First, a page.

In relation to a similar study on the river level of the Paramo river, a friend of mine who does statistics created many sets of random data with similar frequency distribution to the sun and many other sets with similar distribution to the river level data.
He then paired up the datasets and carried out the same statistical analysis as done for the Paramo river data (ie. detrending and smoothing).
He found that for random datasets a fit as good as the paper was found 20% of the time.
In this case the data has been detrended by converting it into a *rate* of sea level rise.
So accepting the analysis still requires you to accept an underlying and ongoing rise of sea levels. The important question is what is causing the *underlying* rise of sea levels, not what is causing variations in the rate of the rise of sea levels.
(Nothing in this post denies that the Sun has an influence on large scale weather and climate.)
Steve: Would not the underlying rate of sea level rise be the normal climatic function of an interglacial? We had rather abrupt rise in the early Holocene, and since then a slow but steady rise. I am talking multi century here, as we all know that within the trend there have been periods of negative sea level rise as well as postitive sea level rise.
I do think we ask ourselves questions, relying on proxy data to answer said questions, but the resolution and actual quality of the proxies make long term assumptions that one really has to have a "belief" system in place to view as credible.
Another assumption that one has to make is that the climate varies very little. We both know that climate is chaotic, and demonstrates the ability to "shift" in a rather abrupt fashion.
I asked a question yesterday of a ardent AGW fellow. What percentage of the current warming trend is AGW in nature, and what percentage is climatic in nature? He has not responded as of yet. Earlier posts would indicate he believes the last 40 years of increased temperatures is all from CO2. I cann't find any papers of credence ....note credence....that even indicate what fraction of the warming at present is AGW and what fration is climatic.
I have no doubt that CO2 is a greenhouse gas. I have very large reservations as to the sensativity of our climate to CO2. I can see no more credibility to the 1.2C rise verses the 5.6C rise. There are too many assumptions taken, the variation shows those assumptions, and in reality, who knows which assumptions are correct? And which are wrong?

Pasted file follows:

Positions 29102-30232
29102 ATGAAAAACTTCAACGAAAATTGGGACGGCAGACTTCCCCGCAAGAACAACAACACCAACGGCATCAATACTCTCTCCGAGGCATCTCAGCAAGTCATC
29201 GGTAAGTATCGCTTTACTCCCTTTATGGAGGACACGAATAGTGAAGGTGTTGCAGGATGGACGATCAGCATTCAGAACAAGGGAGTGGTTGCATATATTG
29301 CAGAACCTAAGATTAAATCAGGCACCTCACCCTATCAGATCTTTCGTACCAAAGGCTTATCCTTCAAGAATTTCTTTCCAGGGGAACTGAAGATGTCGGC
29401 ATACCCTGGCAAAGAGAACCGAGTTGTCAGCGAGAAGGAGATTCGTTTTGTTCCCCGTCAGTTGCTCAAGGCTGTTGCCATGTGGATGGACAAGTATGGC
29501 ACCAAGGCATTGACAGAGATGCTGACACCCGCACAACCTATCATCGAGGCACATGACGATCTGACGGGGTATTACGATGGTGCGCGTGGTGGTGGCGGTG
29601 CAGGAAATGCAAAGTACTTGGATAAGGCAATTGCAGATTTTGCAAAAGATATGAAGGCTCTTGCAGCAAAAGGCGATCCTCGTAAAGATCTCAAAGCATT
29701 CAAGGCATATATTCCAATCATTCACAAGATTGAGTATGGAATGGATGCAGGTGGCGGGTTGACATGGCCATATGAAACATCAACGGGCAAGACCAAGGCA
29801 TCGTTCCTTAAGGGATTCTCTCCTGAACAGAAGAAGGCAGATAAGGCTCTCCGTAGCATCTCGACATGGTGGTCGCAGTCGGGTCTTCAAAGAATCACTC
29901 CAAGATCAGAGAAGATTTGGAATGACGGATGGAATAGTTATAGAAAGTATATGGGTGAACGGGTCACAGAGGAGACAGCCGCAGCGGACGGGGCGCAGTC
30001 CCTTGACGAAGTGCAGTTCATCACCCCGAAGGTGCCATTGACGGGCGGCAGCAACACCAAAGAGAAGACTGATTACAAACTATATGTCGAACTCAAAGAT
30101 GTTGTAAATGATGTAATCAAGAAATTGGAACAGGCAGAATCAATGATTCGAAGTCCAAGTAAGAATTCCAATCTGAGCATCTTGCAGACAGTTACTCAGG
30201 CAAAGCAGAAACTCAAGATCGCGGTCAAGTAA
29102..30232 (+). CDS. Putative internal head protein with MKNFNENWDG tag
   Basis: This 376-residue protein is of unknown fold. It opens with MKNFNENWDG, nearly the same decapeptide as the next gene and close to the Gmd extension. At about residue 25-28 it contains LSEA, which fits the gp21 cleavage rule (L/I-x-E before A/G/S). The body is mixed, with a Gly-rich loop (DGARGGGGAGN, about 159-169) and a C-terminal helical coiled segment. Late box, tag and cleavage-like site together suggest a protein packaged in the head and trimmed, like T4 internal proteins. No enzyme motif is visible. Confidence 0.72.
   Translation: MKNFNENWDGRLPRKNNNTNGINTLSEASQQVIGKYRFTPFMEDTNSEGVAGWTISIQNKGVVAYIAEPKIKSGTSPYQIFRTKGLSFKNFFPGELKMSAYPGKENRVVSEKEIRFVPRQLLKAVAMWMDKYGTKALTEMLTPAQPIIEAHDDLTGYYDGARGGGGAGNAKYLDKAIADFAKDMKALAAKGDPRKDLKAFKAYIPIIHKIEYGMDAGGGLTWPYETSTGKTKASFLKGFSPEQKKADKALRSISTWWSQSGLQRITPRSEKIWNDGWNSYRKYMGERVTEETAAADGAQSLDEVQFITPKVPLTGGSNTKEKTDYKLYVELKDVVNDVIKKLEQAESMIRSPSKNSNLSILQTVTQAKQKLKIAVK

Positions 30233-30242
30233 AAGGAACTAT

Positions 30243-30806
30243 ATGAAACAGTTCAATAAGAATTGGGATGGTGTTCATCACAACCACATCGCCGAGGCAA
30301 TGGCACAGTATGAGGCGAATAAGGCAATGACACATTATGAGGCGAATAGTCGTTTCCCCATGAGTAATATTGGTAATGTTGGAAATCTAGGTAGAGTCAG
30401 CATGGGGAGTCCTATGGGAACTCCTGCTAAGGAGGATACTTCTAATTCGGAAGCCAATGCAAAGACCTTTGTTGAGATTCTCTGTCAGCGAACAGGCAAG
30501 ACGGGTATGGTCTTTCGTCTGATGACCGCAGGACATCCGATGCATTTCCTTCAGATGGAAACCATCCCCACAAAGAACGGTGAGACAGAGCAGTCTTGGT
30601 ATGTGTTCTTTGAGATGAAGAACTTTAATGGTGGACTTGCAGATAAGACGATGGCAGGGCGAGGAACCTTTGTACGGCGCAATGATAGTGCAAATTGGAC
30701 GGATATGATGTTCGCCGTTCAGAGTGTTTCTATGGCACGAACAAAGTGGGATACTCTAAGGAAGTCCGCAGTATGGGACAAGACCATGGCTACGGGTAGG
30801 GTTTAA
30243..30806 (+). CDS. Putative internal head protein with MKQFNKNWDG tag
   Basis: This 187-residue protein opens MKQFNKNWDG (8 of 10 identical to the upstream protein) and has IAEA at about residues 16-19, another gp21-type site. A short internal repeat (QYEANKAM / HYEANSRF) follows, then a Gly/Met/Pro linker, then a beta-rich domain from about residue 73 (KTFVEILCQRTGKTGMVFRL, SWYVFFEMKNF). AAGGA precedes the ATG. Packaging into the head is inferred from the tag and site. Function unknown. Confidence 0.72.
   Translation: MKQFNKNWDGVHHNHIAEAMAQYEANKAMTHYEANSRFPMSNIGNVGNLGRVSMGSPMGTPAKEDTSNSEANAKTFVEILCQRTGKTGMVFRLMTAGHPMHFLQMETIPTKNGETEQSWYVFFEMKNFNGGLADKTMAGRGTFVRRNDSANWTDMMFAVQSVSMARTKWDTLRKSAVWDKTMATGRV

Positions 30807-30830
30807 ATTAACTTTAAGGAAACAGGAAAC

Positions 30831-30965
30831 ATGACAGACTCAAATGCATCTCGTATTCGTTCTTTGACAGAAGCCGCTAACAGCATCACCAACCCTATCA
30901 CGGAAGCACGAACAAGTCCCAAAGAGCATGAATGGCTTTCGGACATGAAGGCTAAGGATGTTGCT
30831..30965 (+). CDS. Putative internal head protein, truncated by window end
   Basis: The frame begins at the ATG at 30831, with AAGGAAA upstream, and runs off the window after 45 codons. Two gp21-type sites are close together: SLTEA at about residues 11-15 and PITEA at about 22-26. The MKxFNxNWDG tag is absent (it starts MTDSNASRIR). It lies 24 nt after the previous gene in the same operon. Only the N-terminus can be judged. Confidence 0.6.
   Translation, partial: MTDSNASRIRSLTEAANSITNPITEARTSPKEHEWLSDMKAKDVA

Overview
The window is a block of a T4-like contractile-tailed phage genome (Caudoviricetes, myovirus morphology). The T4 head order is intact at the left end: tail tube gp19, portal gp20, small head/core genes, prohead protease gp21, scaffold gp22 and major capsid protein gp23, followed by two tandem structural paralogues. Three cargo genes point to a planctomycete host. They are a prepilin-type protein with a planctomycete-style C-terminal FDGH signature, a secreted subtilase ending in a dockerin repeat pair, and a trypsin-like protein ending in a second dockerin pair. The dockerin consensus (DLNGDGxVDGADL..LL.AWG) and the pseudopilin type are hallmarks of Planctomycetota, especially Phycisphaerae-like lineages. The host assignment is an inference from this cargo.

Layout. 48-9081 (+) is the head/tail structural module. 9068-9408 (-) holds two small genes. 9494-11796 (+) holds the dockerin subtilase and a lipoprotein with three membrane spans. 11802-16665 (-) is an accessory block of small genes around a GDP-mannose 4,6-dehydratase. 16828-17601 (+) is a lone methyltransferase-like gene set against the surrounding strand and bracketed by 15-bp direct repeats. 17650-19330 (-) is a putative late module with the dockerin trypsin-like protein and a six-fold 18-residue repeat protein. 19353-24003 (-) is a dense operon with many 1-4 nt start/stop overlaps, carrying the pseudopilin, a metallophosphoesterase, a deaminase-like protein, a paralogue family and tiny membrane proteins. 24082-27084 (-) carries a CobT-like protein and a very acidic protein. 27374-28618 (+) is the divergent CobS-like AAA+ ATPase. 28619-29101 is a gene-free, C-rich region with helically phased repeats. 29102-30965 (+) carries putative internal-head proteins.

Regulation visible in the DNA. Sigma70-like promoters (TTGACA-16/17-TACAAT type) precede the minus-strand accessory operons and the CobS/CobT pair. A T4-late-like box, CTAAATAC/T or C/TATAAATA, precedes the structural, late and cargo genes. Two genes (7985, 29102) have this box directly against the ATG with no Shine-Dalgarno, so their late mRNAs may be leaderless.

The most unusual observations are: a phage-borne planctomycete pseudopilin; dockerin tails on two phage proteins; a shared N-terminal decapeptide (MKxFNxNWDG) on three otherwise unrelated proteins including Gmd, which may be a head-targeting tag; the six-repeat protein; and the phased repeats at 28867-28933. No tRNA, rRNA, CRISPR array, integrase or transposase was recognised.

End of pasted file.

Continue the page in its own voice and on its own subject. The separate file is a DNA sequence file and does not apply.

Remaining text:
We just don't have the means with any duration of time to accept one over the other.
What I'm pointing out really is that the article trying to link sea level to solar cycle has failed to link the ongoing rise to solar, so it doesn't really say a lot about AGW.
Re your next post, in not knowing the credibility of 1.2 vs 5.6 you are saying what Judith Curry said. She also said that the case for CAGW was still not made which seems rather odd if she thinks that 6C is not out of the bounds of possibility. I pointed this out on her blog, but like you I have not had an answer to your question.
I'll give you an answer to your question which is of course the IPCC answer. The authors of the IPCC report have come to the view, having looked at the available scientific evidence, that it is very likely that most of the warming of the past 50 years is due to man.
Steve: That is what the IPCC says.......based on the information they had at the time. Since AR4 was written, we have learned that TSI has been much more stable than previously thought.
We have also learned that the climate response of a tropical warm spot is not evident, no matter how anyone wants to try and find it........it just isn't there.
We have also learned that the stratosphere, ref paper on strat cooling in this forum, has not cooled as the models project.
I have actually read the IPCC, and see no validity to which sensativity is correct. When I got done reading it, and some of the underlying studies, I thought to myself, this is like a dart board. They threw a dart and hit approx 3.0C. The next dart may have been different.